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With the French Flying Corps

Nature volume 100, pages 303304 (20 December 1917) | Download Citation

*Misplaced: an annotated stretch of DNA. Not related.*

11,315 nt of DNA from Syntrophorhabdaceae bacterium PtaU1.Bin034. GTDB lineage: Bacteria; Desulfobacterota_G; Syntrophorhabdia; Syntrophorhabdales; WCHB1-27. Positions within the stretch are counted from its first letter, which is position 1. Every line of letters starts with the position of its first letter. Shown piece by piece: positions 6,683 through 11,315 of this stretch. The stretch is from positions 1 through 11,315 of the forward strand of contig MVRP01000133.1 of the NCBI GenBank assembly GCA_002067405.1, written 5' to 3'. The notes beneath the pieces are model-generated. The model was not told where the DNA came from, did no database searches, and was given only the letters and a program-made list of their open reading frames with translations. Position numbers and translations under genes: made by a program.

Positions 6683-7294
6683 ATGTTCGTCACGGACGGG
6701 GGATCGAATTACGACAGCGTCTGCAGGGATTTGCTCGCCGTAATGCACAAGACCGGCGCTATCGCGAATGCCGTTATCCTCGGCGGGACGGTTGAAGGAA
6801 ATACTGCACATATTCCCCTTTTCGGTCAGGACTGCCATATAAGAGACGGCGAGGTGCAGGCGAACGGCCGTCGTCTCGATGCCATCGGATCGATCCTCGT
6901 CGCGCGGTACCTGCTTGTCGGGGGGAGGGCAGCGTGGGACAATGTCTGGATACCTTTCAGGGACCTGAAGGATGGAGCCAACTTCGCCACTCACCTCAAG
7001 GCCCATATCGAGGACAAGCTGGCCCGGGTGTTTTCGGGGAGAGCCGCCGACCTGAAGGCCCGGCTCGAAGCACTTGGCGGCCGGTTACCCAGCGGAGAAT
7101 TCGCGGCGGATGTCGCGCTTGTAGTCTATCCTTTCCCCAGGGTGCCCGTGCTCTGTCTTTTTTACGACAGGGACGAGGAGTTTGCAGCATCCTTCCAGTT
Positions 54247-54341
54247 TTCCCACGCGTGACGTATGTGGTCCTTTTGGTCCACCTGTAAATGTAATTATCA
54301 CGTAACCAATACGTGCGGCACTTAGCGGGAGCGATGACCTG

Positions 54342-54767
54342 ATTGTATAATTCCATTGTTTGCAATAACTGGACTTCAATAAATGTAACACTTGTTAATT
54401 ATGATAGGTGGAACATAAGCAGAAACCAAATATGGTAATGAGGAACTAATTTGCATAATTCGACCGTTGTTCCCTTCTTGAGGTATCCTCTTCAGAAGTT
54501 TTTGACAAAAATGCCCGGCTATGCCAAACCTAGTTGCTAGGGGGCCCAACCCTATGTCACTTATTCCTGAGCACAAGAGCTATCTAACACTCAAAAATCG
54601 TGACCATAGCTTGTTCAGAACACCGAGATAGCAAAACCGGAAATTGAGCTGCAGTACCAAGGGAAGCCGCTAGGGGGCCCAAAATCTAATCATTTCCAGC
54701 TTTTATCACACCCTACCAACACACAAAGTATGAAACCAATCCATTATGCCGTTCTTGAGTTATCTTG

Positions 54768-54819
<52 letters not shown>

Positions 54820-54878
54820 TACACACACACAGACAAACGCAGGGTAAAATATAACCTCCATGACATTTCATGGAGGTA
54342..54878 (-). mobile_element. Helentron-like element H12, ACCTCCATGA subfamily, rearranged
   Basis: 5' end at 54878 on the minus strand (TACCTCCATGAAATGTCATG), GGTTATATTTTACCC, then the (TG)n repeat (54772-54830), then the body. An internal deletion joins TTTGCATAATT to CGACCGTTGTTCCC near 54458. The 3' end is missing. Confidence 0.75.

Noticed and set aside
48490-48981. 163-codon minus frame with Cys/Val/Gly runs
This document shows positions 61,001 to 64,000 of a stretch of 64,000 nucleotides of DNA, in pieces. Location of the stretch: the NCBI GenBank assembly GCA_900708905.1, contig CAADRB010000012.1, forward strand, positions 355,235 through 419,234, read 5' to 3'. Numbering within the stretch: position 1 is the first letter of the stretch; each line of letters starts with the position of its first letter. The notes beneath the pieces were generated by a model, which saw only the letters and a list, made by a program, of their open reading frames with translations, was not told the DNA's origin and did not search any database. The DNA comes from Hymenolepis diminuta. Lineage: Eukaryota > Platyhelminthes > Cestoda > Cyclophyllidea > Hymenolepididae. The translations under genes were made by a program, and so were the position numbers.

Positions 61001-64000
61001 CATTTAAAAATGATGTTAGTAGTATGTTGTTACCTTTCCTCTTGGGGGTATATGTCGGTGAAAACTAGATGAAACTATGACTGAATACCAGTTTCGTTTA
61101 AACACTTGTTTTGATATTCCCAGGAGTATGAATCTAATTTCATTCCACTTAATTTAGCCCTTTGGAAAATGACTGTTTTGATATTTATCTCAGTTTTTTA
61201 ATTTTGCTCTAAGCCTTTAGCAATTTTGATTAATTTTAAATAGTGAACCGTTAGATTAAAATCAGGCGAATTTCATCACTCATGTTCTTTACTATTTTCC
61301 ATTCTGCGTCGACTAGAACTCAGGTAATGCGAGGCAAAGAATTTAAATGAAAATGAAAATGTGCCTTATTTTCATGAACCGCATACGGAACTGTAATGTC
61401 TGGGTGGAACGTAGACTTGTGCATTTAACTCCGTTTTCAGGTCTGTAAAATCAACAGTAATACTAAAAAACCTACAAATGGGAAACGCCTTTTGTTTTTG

THIS short volume contains the experiences of an American volunteer who joined the French Flying Service, and gives a brief account of the various steps of his training. The book can in no sense be called a scientific work; indeed, the use of technical terms is very loose, as, for instance, the definitions of angle of attack and angle of incidence given on p. 30. Statements such as that on p. 26 to the effect that “when two aeroplanes are too near each other the suction of their propellers pulls them together, and they become uncontrollable,”—would certainly not command scientific justification. This technical inaccuracy does not detract from the interest of the book as a record of the actual experiences of an aviator during” training and in flying over the enemy's lines. The greater part of the volume consists of such experiences and forms interesting reading. It is well that thoge who labour in the aeronautical world at home should have some idea of the actual fighting conditions at the Front, and the volume before us gives a very good account of the impressions of a pilot engaged in this thrilling phase of modern warfare. A detailed knowledge of the principles of flight is by no means necessary to enable a man to become an expert pilot, any more than a detailed knowledge of engineering is necessary to enable a man to ride a bicycle or drive a car.

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